So the mod is pretty simple: I desoldered the connections on the back of the board at C9 & C15 as indicated in the pic found online.........simply rotated the caps 180 degrees and resoldered in. Before the mod the little dual white directional lines on the caps pointed to the right and after the mod they pointed to the left. Having said that I found that it is tight so I used a needle nose pair of pliers to grab the cap, and at the back of the board I put the soldering iron on only 1 connection at a time and kinda shimmy'ed the cap left and right. Meaning I would heat up one side of the connection and you could feel the cap move ever so slightly to one side, then I would do the same to the other side until finally it broke free on one side then the other. It might take some time so be patient, but if I took baby steps and just desoldered little by little then it seemed a little easier. Once removed then I simply rotated 180 and from the back of the board I layed the soldering iron into one of the connections and simply did the reverse process of the removal......simply apply a little pressure to the front of the cap and add the iron to the back of the connection and you'll feel it drop through....all it has to do is stick and your done. I didn't remove any solder during the process nor did I have to add any.....I simply used what was already there.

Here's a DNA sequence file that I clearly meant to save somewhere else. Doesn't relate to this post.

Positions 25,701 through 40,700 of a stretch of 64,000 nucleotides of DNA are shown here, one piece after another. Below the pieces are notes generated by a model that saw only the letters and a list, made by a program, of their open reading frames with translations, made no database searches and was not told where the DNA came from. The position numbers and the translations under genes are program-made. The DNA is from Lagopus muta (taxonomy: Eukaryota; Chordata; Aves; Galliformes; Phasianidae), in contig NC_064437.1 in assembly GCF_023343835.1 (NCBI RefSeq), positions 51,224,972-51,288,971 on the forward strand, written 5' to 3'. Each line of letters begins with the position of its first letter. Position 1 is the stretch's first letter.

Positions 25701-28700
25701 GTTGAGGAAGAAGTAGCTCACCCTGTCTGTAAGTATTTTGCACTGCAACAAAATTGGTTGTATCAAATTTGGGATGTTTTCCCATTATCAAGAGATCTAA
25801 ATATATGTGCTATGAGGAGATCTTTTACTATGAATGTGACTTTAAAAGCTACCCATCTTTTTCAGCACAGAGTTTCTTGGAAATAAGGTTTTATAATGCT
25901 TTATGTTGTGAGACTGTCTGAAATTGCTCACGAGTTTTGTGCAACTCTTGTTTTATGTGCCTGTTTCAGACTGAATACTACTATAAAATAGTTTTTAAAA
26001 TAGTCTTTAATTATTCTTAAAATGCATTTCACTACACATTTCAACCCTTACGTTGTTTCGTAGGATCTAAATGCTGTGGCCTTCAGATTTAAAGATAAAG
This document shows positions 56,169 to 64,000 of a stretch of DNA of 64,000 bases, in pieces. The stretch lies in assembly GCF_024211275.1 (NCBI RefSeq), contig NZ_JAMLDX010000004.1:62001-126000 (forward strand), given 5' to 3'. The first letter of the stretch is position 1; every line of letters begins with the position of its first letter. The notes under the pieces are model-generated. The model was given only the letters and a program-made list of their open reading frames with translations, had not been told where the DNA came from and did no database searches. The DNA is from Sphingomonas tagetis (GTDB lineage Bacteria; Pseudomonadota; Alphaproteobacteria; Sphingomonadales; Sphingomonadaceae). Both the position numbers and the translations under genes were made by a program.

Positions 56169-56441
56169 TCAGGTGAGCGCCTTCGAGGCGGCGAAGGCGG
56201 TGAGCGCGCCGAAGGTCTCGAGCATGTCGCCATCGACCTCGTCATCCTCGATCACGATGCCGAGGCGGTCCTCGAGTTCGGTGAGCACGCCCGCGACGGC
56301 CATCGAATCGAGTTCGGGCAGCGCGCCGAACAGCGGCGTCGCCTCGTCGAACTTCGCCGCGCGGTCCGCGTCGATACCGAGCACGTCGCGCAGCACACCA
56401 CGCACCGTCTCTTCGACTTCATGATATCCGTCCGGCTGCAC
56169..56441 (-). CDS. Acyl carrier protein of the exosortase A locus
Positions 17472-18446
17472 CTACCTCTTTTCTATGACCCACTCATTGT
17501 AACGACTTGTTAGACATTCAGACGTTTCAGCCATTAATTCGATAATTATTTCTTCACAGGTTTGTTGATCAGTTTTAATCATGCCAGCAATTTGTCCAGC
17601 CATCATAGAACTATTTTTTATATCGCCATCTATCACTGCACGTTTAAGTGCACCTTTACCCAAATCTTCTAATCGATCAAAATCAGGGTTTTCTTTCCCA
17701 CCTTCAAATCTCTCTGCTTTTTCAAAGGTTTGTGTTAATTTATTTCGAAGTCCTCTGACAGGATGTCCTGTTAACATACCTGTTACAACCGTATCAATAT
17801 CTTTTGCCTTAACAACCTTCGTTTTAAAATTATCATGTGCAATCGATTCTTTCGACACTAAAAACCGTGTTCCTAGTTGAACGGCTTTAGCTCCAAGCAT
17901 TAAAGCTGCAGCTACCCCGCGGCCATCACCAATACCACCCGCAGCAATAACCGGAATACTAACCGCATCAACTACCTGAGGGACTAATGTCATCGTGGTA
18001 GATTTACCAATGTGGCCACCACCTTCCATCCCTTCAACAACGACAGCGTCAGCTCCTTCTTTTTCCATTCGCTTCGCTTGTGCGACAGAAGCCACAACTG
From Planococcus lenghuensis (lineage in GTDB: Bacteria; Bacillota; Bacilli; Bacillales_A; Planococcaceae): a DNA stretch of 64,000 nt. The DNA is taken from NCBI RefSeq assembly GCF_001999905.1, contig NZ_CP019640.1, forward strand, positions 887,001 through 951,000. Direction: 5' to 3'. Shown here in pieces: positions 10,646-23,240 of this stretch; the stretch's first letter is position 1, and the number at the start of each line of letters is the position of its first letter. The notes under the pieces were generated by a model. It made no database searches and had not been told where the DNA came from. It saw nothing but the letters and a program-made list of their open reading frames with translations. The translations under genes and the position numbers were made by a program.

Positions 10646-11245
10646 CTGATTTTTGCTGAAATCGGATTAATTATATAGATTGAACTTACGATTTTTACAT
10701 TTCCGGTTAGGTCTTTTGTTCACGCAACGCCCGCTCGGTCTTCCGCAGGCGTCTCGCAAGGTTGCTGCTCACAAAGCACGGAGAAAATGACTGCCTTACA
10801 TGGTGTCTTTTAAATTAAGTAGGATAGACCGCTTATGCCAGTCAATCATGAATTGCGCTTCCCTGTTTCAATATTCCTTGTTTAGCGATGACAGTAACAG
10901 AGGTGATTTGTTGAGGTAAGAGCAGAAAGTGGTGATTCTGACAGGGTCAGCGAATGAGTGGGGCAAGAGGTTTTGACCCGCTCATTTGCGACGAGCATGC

I only did the 180 degree cap mod and decided Not to do the orange cap swap to modify the Tone. I've read mixed reviews and honestly I'm not looking forward to digging into it again.....If you decide to do then I recommend doing it at the same time you swap C9 & C15

After the mod this pedal took on a whole new dimension. The Fuzz became a lot more grungy and had a mean distorted tone when turned up, the Tone knob really is drastic broad and has mucho options now. Midcut sounds muffly and Normal switch seems to sounds brighter. The Octave is actually doing something now and has a bright clang to it....defineately better than before! The pedal now sounds like it came out of Satans workshop.......really evil grunge distortion.......Scary cool!

I'm glad I did the mod and overall I'm happy for $26. But even after mod I still keep the Fuzz right about 3 and Tone about 9 with the Midcut on and no Octave.

I need to make a final comment that the Octave is not stand alone on this pedal....it does not work by itself without the Fuzz activated. It didn't work stand alone before or after the mod.
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Re: Help w/ Joyo Ultimate Octave

Postby Basshead » 10 Oct 2014, 21:48

Sorry, I made a mistake.........Previously I posted that I like the Fuzz at 3 and Tone at 9.

I got it backwards! I like the Fuzz at 9 & Tone at 3 prior to and after the modification. Actually I prefer the Fuzz at just a tad under 9 oClock